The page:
The following is from testimony given April 14, 2010, before the Senate Finance Committee by Mark Zandi Chief Economist of Moody’s Analytics. It's frightening how appropro it is three months later to the unemployment situation and debate regarding Congress' decision not to extend unemployment insurance.
"The 8.4 million decline in jobs represents over 6% of the pre-recession job base, and the nearly double-digit unemployment rate means some 15 million Americans are looking for jobs. There are nearly five unemployed workers for each available position; normally the ratio is at most one unemployed worker per open position. (Note: It's now estimated that there are more than six unemployed Americans for each job.)
For anyone losing a job, moreover, it is extraordinarily difficult to find another. The average length of unemployment is closing in on eight months, and nearly half of those unemployed have been out of work more than the 26 weeks normally covered by unemployment insurance. (Note: the percentage of Americans who have been out of work for six months or more has now grown to 55%.) Even in the early 1980s—the last time unemployment hit double digits—only 1/4 of the unemployed were out of work that long. During the worst recession of the 1950s, closer to a 1/10 of workers were in this difficult position.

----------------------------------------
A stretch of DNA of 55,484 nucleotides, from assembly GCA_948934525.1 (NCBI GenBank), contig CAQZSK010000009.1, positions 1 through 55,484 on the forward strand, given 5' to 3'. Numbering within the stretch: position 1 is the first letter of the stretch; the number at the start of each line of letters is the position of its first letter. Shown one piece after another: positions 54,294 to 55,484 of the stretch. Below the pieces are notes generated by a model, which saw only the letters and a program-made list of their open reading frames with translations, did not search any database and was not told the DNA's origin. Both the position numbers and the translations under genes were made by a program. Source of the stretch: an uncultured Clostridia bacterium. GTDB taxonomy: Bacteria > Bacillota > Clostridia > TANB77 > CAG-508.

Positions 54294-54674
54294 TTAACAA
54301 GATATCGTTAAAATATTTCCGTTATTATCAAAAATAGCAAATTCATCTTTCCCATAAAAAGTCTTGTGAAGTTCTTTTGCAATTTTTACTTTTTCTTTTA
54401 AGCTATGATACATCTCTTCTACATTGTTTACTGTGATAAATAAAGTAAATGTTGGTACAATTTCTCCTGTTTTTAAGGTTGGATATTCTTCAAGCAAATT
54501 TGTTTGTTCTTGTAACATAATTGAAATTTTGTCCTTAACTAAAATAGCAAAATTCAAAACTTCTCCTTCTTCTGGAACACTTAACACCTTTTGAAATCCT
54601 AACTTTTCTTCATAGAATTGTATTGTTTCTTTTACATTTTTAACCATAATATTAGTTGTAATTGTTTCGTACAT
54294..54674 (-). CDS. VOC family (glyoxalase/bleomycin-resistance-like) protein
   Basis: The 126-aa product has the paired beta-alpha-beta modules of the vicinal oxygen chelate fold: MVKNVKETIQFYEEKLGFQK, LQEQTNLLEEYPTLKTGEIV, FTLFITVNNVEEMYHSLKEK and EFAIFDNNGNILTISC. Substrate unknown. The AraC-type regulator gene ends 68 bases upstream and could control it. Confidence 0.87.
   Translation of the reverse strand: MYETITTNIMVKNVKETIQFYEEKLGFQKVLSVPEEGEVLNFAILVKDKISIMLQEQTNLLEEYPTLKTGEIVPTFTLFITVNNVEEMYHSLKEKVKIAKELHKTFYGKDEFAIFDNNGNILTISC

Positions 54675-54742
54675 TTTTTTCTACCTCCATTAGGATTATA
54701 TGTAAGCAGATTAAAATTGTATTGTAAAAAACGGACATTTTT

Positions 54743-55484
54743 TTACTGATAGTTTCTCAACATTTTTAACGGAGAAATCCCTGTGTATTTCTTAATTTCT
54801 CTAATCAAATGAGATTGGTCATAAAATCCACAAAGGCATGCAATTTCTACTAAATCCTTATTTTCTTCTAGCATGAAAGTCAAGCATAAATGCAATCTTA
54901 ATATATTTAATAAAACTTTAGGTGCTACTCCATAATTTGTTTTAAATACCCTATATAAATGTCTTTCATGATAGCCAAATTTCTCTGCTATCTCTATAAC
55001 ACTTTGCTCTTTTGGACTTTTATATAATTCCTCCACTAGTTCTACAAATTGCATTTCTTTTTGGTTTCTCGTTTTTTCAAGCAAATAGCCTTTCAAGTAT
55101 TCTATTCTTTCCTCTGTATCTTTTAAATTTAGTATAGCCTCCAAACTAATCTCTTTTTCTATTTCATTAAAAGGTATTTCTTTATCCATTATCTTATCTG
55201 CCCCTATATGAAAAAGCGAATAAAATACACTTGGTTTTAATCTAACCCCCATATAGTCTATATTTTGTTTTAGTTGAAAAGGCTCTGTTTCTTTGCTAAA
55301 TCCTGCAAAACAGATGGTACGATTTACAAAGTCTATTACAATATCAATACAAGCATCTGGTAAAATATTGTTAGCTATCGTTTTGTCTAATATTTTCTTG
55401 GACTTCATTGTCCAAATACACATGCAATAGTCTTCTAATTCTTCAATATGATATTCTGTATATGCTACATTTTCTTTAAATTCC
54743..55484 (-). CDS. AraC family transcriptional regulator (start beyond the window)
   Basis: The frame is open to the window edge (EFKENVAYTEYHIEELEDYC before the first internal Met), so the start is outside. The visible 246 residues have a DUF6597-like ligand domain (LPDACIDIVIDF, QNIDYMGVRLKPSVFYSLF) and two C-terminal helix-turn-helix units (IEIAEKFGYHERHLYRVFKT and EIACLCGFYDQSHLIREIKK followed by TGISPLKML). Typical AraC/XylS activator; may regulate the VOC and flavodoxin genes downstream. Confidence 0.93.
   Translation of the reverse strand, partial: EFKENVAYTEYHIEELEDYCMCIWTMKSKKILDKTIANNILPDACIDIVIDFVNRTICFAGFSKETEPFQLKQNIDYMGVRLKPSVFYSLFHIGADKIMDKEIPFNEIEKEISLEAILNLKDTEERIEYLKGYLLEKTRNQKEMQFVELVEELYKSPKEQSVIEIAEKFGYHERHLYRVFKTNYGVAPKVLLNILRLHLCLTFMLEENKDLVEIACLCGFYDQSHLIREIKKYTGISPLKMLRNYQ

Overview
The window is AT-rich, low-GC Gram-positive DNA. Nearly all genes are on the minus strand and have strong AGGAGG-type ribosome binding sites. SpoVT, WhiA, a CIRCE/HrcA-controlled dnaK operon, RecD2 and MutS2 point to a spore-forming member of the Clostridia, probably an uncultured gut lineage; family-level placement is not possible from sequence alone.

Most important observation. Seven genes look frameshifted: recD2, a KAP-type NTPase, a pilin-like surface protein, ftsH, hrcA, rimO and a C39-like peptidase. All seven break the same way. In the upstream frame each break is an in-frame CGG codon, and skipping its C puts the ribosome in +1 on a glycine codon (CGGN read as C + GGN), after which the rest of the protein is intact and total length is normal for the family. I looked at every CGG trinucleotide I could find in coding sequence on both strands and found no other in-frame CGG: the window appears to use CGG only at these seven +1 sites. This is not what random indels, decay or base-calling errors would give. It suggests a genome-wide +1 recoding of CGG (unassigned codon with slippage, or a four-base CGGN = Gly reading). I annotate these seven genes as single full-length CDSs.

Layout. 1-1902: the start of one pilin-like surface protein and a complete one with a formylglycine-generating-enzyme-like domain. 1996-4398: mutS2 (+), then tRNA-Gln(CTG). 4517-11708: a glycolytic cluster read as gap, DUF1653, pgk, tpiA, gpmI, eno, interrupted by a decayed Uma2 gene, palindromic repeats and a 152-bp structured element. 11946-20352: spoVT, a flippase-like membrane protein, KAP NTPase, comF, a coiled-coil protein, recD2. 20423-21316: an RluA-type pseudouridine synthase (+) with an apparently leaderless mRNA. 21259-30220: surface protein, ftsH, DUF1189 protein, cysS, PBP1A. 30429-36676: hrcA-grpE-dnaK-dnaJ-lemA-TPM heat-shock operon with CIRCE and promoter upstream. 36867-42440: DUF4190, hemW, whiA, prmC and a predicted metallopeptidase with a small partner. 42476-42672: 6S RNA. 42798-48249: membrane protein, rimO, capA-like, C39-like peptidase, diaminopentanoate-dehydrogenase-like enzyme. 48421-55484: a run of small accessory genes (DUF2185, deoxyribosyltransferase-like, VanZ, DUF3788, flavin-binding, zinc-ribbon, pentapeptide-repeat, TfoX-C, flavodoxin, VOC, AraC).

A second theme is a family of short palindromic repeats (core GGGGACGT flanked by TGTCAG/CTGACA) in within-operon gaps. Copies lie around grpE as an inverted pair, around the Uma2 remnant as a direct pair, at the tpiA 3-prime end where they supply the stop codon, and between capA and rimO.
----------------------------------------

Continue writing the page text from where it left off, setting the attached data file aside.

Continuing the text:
The unemployment statistics are bad, but they still understate the stress in the job market. Including those working part-time because they cannot find full-time work, and those who want to work but are not counted as unemployed because they have not looked for jobs in the past month, the so-called underemployment rate jumps to almost 17%.
This represents an astounding 26 million Americans. On top of that are those whose hours have been cut back; the average number of hours worked per week remains just above record lows.
... The recession’s severe job losses erased a decade of U.S. employment growth. Not until 2013 are payrolls expected to regain their previous peak.
... It will take even longer for unemployment to decline to its full-employment rate. The estimated full-employment unemployment rate has already risen from below 5% prior to the Great Recession to nearly 5.5% now and could go even higher unless unemployment begins to decline soon. Assuming job growth performs as expected, unemployment will not fall back to a rate consistent with full employment until 2014.
It is ... important that policymakers provide emergency benefits to those who will lose their jobs this year. No form of the fiscal stimulus has proved more effective during the past two years than emergency UI benefits, providing a bang for the buck of 1.61—that is, for every $1 in UI benefits, GDP one year later is increased by an estimated $1.61.
This economic boost is large because financially stressed unemployed workers spend benefits quickly, as opposed to saving them ... if emergency UI benefits are not extended ... the recovery would struggle to evolve into an expansion as anticipated.
... If large numbers of unemployed workers begin running out of UI benefits this spring and summer, consumer sentiment could sink further. Attitudes would sour not only among the unemployed but also among their relatives, friends and neighbors, as they worry more about their own situations."